Limited. They supplied feed to the mill throughout the last quarter of 1967.
Additional low-grade ore was developed in the O zone, and a good orebody with a
grade equivalent to the average grade of ore reserve was outlined in the N zone.
Indications of an additional orebody in this zone were obtained, and it was
anticipated that further drilling would outline a substantial tonnage of new
ore. At the 1967 rate of mining, reserves represented an 11-year supply
providing costs and metal prices remained in relative balance. Ore reserves
stood at 1 000 000 t (11 900 000 tons) averaging 0.83% Ni and 0.46%
During 1968, production started from the lower K orebody. A high level of
development work was maintained, and outline drilling in the N zone above the
915 m (3000 ft) level proved up
additional ore which was prepared for mining.
Below the 915 m (3000 ft) level, low-grade mineralization was intersected. Ore
reserves increased to 11.4 million t (12.6 million tons) at 0.81% Ni and 0.43%
Cu (Sherritt Gordon Mines Limited Annual Report 1968).
In 1969, production
from the “A” mine was completed when mining of the upper D orebody was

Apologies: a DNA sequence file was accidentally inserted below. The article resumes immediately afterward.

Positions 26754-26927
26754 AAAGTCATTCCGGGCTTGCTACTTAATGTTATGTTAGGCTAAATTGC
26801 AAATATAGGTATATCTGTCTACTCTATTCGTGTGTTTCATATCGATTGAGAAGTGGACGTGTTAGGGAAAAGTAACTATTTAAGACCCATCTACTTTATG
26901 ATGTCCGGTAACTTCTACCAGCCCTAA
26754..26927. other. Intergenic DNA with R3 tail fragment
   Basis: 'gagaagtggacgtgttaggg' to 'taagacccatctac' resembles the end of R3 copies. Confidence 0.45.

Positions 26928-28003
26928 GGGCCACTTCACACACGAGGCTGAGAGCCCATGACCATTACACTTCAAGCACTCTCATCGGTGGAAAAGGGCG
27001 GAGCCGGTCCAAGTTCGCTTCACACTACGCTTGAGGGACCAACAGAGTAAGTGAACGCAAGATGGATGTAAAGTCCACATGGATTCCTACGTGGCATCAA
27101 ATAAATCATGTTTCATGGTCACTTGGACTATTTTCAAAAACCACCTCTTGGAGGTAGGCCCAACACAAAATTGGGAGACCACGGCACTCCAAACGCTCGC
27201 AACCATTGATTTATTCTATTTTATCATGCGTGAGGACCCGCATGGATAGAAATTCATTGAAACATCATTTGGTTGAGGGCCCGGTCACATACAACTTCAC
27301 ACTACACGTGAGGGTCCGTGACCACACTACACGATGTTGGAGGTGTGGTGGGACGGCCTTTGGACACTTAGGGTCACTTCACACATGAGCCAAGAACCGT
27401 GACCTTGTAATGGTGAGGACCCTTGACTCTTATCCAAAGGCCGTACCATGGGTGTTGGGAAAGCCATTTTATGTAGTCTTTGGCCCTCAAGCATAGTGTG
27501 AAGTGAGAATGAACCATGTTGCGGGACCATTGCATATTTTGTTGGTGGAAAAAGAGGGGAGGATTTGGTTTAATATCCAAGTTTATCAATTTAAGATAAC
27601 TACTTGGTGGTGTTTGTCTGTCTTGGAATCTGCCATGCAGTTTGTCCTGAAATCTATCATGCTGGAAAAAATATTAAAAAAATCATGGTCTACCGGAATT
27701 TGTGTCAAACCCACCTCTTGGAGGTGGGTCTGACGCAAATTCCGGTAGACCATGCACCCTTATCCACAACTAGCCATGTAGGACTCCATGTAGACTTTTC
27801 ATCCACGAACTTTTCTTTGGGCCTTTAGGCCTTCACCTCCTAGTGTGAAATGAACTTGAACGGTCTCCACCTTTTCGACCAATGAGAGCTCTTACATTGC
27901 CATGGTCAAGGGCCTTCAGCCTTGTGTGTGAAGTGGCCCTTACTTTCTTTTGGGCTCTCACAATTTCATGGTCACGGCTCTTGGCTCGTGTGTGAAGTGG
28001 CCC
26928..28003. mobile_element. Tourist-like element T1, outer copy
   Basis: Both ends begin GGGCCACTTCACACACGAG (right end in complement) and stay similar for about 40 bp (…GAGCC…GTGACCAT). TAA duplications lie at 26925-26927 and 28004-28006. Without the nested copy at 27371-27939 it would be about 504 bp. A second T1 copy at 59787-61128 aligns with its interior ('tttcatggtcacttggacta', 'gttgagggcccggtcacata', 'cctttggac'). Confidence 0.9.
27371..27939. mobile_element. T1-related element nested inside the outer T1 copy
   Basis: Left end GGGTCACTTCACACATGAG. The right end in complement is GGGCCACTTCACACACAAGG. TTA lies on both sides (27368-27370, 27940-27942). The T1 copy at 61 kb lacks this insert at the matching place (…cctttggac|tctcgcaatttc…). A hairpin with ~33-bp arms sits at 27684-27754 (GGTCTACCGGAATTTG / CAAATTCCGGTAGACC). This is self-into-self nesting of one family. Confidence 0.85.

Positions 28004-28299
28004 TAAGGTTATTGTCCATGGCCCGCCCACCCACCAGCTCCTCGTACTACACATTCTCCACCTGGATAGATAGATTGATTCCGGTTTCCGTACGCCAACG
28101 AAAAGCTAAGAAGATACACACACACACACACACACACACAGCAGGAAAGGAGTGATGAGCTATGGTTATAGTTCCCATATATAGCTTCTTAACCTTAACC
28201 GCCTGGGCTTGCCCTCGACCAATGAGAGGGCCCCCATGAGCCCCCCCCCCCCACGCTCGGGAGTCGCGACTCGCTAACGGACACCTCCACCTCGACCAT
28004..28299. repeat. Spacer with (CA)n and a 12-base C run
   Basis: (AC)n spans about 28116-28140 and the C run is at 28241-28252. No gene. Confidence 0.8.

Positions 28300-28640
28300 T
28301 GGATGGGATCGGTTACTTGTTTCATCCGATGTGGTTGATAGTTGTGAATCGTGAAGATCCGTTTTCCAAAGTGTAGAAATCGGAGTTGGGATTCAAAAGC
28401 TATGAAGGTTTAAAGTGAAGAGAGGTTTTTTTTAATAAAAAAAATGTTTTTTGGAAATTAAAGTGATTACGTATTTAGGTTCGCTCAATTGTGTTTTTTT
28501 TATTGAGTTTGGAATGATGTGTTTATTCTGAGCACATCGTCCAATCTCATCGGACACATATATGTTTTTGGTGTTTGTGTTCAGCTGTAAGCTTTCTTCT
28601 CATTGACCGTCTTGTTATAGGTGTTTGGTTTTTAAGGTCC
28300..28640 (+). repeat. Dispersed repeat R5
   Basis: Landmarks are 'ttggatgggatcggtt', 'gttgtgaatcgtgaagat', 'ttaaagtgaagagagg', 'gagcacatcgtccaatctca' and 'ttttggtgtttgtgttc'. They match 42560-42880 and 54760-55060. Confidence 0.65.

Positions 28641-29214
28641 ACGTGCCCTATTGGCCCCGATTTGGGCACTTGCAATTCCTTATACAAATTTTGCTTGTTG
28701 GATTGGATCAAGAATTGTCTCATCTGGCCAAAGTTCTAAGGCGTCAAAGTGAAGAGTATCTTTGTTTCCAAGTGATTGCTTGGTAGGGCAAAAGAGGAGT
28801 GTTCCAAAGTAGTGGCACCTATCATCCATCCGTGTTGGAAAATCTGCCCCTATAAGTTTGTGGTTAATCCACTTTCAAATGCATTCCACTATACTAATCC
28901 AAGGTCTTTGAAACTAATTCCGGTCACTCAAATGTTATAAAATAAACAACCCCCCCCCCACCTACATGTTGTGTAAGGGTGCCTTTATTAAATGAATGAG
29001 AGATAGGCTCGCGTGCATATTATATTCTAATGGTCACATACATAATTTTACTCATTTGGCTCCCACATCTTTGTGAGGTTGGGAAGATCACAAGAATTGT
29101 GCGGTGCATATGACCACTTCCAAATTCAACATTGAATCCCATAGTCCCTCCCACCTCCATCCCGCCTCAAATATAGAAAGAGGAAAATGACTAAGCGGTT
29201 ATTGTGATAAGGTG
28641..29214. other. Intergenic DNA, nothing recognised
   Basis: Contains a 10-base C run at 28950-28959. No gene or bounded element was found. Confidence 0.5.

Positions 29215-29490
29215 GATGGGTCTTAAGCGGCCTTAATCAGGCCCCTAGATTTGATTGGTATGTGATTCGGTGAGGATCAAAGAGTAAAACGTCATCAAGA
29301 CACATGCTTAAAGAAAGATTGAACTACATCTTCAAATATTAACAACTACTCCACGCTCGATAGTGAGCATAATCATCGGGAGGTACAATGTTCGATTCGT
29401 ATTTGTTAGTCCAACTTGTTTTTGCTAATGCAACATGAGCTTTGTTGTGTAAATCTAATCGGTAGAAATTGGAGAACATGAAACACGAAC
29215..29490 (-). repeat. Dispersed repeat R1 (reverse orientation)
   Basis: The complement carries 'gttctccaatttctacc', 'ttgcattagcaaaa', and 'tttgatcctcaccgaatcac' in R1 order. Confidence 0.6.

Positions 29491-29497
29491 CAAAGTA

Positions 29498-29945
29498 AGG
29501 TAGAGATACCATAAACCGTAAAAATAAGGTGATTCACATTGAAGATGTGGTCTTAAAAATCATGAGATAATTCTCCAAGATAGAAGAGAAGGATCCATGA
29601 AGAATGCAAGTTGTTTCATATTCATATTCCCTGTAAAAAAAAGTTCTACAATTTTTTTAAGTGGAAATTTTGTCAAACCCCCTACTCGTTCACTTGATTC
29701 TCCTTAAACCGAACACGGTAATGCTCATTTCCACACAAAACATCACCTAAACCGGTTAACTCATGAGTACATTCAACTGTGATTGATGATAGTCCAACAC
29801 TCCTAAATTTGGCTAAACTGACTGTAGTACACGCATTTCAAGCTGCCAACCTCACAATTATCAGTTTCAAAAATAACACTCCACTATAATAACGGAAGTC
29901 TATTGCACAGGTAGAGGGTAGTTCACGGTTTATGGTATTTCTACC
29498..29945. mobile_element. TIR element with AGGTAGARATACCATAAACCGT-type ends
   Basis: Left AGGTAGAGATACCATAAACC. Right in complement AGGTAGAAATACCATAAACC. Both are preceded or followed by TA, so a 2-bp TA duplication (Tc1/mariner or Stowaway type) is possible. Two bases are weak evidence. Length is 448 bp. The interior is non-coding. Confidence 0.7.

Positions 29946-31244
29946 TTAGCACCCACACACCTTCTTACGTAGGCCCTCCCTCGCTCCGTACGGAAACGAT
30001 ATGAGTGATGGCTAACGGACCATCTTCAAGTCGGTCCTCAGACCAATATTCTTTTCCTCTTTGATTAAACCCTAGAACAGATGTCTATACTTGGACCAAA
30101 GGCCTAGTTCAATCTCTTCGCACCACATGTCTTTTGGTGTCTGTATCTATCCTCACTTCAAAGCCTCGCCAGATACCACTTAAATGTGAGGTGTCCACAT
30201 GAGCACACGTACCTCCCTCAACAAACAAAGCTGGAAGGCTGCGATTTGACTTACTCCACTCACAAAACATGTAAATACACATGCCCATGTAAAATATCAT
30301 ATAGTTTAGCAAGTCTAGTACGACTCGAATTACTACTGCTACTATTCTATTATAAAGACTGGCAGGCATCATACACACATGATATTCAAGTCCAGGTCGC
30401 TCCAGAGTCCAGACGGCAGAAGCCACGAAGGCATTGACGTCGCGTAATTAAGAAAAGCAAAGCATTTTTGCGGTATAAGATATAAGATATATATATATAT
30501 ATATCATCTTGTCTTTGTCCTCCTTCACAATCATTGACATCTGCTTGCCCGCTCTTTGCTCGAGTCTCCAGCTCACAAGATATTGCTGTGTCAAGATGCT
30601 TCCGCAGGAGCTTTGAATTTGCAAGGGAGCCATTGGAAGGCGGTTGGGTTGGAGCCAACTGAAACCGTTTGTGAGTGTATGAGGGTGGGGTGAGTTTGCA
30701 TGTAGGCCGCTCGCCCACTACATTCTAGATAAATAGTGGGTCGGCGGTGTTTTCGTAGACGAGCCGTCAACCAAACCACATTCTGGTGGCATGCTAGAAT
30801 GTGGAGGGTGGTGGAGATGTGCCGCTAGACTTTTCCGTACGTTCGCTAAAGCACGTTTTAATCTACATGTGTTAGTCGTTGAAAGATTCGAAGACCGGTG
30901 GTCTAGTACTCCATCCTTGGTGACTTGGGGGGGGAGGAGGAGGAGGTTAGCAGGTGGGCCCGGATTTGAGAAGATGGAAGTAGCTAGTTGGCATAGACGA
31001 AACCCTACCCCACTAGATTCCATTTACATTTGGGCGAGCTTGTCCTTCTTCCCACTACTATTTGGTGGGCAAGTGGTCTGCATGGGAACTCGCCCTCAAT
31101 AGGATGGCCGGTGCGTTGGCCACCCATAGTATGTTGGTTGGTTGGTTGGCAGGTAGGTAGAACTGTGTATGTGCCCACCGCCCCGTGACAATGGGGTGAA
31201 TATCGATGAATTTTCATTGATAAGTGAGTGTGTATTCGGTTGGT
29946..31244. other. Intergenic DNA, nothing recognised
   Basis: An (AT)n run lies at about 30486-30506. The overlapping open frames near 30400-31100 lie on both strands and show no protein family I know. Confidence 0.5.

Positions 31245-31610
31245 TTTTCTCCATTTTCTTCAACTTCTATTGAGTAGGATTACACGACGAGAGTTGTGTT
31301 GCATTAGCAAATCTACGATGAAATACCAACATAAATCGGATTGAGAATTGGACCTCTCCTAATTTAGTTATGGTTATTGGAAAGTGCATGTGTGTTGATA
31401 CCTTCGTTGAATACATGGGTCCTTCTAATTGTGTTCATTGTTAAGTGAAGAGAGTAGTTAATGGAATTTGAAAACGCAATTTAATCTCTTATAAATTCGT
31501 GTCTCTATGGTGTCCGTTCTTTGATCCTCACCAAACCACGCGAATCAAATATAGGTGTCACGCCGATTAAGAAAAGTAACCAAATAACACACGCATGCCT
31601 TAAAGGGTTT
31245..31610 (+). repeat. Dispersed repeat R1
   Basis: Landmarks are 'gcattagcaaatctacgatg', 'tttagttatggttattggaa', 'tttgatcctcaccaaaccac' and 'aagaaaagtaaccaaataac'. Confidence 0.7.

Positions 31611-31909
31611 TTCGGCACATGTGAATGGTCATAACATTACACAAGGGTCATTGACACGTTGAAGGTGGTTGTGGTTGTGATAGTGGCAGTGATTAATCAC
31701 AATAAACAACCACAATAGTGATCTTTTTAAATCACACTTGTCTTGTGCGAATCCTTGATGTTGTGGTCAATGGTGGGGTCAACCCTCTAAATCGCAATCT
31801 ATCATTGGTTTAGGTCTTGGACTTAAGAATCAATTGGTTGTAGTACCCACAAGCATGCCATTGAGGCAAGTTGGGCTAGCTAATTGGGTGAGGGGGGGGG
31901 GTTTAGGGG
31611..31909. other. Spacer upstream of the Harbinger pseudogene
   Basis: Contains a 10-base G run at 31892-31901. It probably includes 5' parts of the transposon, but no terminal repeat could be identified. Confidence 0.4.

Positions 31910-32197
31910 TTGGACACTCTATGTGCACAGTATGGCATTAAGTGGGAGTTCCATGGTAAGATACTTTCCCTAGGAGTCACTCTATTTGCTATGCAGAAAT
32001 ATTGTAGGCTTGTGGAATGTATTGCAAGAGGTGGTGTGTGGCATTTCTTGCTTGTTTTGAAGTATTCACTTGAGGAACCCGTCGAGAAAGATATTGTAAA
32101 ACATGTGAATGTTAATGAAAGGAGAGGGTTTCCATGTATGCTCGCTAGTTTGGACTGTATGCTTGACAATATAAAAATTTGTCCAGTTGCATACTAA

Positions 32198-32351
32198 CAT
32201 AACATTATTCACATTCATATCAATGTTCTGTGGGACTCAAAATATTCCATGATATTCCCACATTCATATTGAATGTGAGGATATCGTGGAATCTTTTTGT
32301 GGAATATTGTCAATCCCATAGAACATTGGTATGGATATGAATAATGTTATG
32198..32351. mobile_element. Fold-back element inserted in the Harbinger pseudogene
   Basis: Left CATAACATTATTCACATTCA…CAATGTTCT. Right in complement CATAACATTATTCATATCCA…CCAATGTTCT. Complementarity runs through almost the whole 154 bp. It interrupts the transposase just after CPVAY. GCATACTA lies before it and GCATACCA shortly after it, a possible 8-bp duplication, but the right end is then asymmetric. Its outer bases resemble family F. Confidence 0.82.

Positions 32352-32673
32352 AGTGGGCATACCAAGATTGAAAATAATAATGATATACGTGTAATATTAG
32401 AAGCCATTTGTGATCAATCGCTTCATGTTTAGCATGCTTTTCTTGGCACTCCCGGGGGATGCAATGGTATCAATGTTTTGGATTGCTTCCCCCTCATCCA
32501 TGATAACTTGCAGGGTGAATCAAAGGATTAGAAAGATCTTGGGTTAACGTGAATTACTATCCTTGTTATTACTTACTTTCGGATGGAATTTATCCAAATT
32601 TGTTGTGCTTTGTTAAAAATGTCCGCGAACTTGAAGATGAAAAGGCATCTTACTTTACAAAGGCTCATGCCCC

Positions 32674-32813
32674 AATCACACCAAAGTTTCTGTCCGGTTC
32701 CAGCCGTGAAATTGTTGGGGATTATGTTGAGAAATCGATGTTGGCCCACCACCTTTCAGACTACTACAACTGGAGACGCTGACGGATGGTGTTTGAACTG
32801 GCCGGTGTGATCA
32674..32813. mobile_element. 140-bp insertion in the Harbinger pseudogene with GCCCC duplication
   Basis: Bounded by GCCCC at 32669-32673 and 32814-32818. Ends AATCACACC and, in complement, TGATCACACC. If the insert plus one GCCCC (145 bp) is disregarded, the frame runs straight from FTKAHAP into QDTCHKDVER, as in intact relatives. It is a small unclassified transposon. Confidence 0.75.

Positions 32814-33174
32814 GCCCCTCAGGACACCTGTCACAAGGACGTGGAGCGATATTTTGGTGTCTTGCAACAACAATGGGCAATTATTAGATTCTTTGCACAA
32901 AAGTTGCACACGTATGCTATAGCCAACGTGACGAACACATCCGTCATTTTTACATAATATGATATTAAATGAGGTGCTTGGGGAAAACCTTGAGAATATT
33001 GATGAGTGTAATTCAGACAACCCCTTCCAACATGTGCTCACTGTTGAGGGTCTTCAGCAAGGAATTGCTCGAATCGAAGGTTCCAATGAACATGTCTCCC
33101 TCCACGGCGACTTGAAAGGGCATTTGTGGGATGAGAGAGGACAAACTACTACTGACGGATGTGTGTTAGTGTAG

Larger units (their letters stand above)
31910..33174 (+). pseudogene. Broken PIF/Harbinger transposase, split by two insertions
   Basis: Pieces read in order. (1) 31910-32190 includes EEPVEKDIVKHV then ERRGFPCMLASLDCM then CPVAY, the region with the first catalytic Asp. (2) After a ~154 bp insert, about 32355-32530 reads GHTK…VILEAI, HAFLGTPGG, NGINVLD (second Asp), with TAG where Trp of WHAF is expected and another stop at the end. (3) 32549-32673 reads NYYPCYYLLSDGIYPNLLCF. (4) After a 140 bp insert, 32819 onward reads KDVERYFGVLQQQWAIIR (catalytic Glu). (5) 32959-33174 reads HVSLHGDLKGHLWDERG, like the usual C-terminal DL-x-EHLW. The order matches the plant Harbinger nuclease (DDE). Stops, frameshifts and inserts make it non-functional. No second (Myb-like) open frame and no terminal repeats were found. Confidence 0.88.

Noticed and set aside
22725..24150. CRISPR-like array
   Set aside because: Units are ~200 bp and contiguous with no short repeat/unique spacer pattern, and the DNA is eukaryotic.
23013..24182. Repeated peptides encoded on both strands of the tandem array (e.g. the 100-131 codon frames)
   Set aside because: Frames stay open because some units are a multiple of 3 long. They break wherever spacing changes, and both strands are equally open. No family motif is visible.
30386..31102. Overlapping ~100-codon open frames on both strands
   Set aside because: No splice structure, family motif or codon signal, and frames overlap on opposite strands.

completed. All underground ore came from the Farley shaft. The BK orebody came
into production and production was completed in the B 5/6/7 orebody. Production
started from the N zone above the 915 m (3000 ft) level and exploratory drilling
below the 915 m (3000 ft) level intersected low-grade mineralization. This block
of about 2.3 million t (2 .5 million tons) assaying 0.60% Ni and 0.32% Cu, was
not include in ore reserves. Drilling on the 915 m (3000 ft) level also
intersected ore-grade mineralization mid-way between the “A” and Farley shafts
and 183 m (600 ft) north of the O zone (Sherritt Gordon Mines Limited, Annual
Deepening of the Farley mine from 915–1100 m (3000–3600
ft) was started in 1970. This would permit mining of the lower O orebody below
the 915 m (3000 ft) level and the new P orebody. The mine was being
deepened by driving a 25° decline rather than by shaft sinking. Reserves
remained unchanged in 1970.
In 1971, a portion of the N orebody below the 915
m (3000 ft) level, which could be mining from the Farley decline, was added to
the revised ore reserves. The Farley decline was completed to the 1125 m (3700
ft) level and lateral development started. Ore reserves in 1971 were 3.0 million
t (10 million tons) averaging 0.83% Ni and 0.39% Cu (Sherritt Gordon Mines
Limited, Annual Report 1971.)
In 1972, access to the O below the 915 m (3000
ft) level was completed. Production from the “N2” orebody on the 915 m (3000 ft)
level commenced. At this time, most of the remaining ore, which could be mined
economically, was situated in the N and O ore zones. These zones were turning
out to be extremely irregular in shape, with some good ore lenses and some
barren or waste rock patches. Substantial deletions and revisions were made to
the Lynn Lake ore reserves. Since it was decided that reserve